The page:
with (a–z) RICHARD ALEXANDER Ralph King WILSON BENGE Guy Davies HOBART CAVANAUGH Bit part ALEC CRAIG Angus, Fisherman CYRIL DELEVANTI Stanley Raeburn LESLIE DENISON Sergeant Bleeker DORIS LLOYD Bessie DAVID THURSBY Police Sergeant
The House of Fear
HORROR stalking its halls!
The House of Fear is one of my personal favourites in the series, possibly the favourite. It's a good old fashioned spooky murder mystery with references to the original story, The Five Orange Pips. It features mutilated corpses, secret passages, a remote Scottish castle and eccentric characters. There are
some good performances, with a particularly entertaining Inspector Lestrade and Bruce Alistair.
Sherlock Holmes is visited by Mr. Chalmers, an insurance agent, who tells a strange tale. Seven elderly single men calling themselves The Good Comrades live together in the remote Scottish castle of Drearcliffe House. Recently, one of the Good Comrades received an envelope containing seven orange pips and later that night he was murdered and horribly mutilated.
A few days later a second envelope was delivered containing six pips, and the recipient also died mysteriously soon afterwards; his corpse battered at the foot of the cliffs. Chalmers holds £100,000 in insurance policies on the seven men and suspects that one is murdering the others in order to collect the money, and so he asks Holmes to investigate.
Holmes agrees to help after spotting that one of the men is a certain Dr Merrivale. Holmes and Dr. Watson soon arrive at the village hotel, where they bump into a drunken Alex MacGregor who tells them about the curse on Drearcliffe House, “where no man goes whole to his grave”. Mrs Monteith, Drearcliffe's housekeeper, comes into the bar and announces that there's been another murder, so Holmes and Watson accompany the police sergeant to Drearcliffe to find that Guy Davies has been killed, and his body burned beyond recognition.
The next morning, one of the remaining Good Comrades – Captain Simpson – spots a needle sticking out of his chair, a needle that Holmes soon discovers is covered in poison. Holmes wonders how Simpson was able to spot such a small needle and decides to test him at supper. Holmes slips some bitter almonds into Simpson's brandy and when the captain smells it, he thinks it's cyanide which prompts a very different reaction from the one to the poisoned needle. Later that day, a distressed Alan Cosgrave receives an envelope with four orange pips enclosed, so Dr Merrivale offers to stay with him in his room that night.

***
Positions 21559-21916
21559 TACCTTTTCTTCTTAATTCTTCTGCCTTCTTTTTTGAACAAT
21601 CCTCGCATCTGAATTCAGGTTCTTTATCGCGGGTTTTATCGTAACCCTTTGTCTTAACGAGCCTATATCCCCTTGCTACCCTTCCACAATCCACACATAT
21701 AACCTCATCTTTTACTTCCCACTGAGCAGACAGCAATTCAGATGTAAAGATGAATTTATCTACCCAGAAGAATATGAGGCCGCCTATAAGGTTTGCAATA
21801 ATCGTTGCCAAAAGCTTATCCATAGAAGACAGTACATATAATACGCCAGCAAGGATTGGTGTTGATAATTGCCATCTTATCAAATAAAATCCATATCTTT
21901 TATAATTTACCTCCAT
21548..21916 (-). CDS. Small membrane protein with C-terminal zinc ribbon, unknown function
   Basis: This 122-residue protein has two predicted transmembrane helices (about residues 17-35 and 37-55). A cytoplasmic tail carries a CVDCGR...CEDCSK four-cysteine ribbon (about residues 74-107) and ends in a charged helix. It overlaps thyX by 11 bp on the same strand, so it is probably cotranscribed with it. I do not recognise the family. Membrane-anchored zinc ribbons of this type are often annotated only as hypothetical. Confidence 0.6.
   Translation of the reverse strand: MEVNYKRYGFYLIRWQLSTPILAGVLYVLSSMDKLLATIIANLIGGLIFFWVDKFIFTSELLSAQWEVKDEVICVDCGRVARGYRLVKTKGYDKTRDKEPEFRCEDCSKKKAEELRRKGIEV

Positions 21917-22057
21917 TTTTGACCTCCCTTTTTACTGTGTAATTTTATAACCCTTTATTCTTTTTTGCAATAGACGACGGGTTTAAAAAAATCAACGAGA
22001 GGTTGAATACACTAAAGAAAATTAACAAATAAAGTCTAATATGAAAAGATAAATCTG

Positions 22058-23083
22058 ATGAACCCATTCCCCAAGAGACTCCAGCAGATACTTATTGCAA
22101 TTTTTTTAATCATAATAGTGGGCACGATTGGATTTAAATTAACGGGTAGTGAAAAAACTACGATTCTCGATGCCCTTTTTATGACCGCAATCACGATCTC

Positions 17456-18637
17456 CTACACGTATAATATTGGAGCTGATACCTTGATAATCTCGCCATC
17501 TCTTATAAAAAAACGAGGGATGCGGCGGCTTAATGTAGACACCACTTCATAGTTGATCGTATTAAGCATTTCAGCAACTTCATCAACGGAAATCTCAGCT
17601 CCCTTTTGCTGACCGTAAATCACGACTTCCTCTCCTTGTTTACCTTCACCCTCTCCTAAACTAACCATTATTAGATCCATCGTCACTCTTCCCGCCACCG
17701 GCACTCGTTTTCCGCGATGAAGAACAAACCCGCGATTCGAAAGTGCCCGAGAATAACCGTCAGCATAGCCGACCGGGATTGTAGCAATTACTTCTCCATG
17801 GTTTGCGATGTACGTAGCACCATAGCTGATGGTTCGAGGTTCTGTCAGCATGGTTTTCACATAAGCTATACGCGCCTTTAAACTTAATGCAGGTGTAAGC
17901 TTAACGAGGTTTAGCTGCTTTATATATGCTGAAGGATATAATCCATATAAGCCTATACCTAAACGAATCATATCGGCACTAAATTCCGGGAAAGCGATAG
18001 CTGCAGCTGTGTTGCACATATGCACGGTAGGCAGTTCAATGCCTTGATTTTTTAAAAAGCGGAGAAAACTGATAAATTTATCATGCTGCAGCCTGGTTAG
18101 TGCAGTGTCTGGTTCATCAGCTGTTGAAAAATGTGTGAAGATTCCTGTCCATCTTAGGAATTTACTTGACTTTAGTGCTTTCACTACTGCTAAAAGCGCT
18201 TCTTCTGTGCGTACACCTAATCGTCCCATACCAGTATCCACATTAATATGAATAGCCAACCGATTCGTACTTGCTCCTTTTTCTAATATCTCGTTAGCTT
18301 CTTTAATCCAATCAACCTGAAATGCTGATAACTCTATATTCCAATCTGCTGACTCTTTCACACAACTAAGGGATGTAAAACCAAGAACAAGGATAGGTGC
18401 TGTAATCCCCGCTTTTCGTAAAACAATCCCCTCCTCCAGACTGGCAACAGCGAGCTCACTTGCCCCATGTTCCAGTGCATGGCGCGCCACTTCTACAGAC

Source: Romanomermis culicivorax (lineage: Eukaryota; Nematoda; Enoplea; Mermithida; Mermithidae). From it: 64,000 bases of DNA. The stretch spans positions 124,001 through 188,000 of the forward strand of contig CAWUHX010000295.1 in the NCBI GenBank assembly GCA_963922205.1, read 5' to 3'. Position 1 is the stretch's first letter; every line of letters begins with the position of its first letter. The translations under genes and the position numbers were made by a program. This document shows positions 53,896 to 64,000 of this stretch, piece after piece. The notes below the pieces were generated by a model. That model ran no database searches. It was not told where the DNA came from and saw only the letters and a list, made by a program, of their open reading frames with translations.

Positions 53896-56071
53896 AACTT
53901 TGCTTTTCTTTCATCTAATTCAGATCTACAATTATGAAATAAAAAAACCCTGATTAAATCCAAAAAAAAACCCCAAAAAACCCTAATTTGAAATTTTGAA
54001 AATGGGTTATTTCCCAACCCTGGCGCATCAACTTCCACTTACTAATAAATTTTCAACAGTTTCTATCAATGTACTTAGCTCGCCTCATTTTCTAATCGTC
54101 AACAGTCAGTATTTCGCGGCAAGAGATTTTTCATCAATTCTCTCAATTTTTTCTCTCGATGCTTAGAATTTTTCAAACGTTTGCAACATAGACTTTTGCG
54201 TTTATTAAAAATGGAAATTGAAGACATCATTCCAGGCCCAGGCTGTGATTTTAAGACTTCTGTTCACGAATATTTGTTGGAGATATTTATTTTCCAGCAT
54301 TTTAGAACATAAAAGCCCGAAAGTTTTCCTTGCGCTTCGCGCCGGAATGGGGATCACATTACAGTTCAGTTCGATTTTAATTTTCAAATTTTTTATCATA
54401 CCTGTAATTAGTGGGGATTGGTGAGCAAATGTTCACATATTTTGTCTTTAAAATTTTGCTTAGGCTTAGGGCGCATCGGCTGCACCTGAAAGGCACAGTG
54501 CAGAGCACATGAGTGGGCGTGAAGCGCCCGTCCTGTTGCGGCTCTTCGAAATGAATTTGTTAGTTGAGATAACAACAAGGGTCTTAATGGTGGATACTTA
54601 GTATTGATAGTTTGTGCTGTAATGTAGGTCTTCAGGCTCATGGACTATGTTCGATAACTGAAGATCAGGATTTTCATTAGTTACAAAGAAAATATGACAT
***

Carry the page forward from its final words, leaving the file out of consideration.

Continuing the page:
As Holmes and Watson stand watch, Inspector Lestrade arrives at Drearcliffe to investigate the goings-on, just in time to miss someone attacking the sleeping Dr. Watson. They all rush up to Alan Cosgrave's room to find him missing and Dr Merrivale bound and gagged. The morning brings another gruesome discovery; in the grounds of Drearcliffe, the body of Cosgrave has been mutilated by a dynamite explosion. Very large footprints are found but no other clues present themselves.
Captain Simpson is the next to receive the orange pips, so Lestrade persuades him to sleep in a downstairs room while he, Sgt. Bleeker and some bobbies stand guard. Holmes and Watson go and investigate the nearby beach where they find some footprints and dropped tobacco, before a falling boulder almost ends their lives. Lestrade is locked in a cupboard and when Holmes gets back and lets him out, they discover a bludgeoned police sergeant and that Captain Simpson is now missing.
The following evening, Lestrade sits at dinner and is given an envelope containing a note from Alex MacGregor saying that he has important information about the case. Holmes accompanies Lestrade to MacGregor's tobacco shop, only to find they are too late; he's been murdered to keep him from talking. Meanwhile, Watson is keeping guard at Drearcliffe during a thunderstorm and gets led on a wild goose chase. Holmes and Lestrade return and discover nothing amiss, despite Watson's dishevelled appearance.
The next day, Holmes tracks down the fisherman that delivered Alex MacGregor's note and when he mentions ghosts, Holmes and Watson go to the graveyard where Watson has a chat with an owl and discovers that the corpse of MacGregor is missing. On returning to Drearcliffe, they find that Dr Merrivale has been crushed beneath a giant boulder at the foot of the cliffs, leaving Bruce Alistair as the sole remaining member of the Good Comrades.
Lestrade jumps to the obvious conclusion that Bruce Alistair murdered the other Good Comrades but Holmes has deduced the truth, and when Watson disappears, he discovers a secret room behind the fireplace with the prompting of Alistair. Holmes and Lestrade descend the winding stairs to a secret room where all the Good Comrades - alive and well - are in hiding with their ill-gotten gains, ready to murder Watson before boarding a waiting ship.
Alistair was framed for the murders and the collection of the insurance money by the other six. They did commit the real murder of Alex MacGregor, because one day he saw one of the supposedly-dead comrades walking on the beach.
The film ends with our protagonists back in Baker Street, where Holmes asks Watson to explain the details of the case to Mr Chalmers, much to Watson's chagrin. Holmes gives the reward money for solving the case to Bruce Alistair – for prompting him earlier and thus saving Watson's life at Drearcliffe.
There's intelligence behind this business; cold, calculating, ruthless intelligence.
>cough< Must you smoke that filthy stuff? Smells like an old sock!
Strong tobacco keeps one awake, you better have a pipeful. We've a long vigil ahead of us tonight.
Scotland, home of my ancestors. A lonely land but a peaceful one, and wonderful after stuffy London, eh Holmes?
Cosgrave! Must you pace up and down like a monkey in a ruddy cage?